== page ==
The American Psychological Association says that patients with cancer who are educated about the benefits of palliative care are more likely to consider incorporating it into their treatment. These findings come from a recent study led by Michael Hoerger, PhD, MSCR, an assistant professor of psychiatry, psychology, and oncology at Tulane University.

In the study, Doctor Hoerger and colleagues enrolled 598 patients with cancer in Project EMPOWER. Researchers provided half of the patients with informational demonstrating the beneficial effects of palliative care on survival, mood, and quality of life. The other half received no intervention. Hoerger and colleagues evaluated the effect of the educational intervention on patients’ preferences for palliative care and the likelihood that they’d accept referrals.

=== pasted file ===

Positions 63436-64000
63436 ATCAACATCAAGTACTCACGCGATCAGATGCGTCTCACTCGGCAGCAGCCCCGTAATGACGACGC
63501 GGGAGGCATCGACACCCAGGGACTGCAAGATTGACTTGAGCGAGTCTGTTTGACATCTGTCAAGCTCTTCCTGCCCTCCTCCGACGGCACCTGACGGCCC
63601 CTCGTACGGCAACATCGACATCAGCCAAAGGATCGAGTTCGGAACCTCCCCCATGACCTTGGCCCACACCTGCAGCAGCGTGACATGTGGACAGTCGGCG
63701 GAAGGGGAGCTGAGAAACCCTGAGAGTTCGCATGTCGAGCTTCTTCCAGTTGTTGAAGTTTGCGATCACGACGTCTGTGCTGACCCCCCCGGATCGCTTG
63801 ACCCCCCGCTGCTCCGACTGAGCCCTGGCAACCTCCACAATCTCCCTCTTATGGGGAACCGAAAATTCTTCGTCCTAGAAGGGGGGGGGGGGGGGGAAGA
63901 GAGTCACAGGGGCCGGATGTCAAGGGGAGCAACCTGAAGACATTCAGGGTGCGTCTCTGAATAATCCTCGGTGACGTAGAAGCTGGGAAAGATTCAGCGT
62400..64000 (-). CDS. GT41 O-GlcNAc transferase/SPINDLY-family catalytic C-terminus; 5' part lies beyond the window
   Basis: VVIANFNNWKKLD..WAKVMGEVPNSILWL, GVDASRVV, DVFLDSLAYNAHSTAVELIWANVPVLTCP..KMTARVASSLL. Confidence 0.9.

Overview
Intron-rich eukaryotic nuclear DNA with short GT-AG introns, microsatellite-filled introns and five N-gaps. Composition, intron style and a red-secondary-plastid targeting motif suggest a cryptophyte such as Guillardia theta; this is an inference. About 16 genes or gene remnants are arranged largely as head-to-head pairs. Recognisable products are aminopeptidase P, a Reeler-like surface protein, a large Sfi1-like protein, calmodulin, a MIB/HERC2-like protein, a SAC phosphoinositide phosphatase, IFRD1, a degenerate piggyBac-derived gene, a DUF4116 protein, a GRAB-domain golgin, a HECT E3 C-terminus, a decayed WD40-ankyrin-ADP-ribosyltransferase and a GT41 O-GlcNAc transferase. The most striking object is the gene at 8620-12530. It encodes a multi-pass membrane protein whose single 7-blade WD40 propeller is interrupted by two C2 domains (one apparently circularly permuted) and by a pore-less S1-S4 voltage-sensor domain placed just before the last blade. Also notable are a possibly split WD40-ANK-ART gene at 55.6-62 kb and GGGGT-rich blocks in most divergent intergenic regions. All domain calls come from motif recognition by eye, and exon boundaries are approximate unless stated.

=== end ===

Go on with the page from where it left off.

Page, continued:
An analysis showed the majority (75%) of study participants assigned the intervention demonstrated an increased preference for palliative care. Those patients also reported being less scared about palliative care. To read more as well as a Q & A with Doctor Hoerger on, click here.

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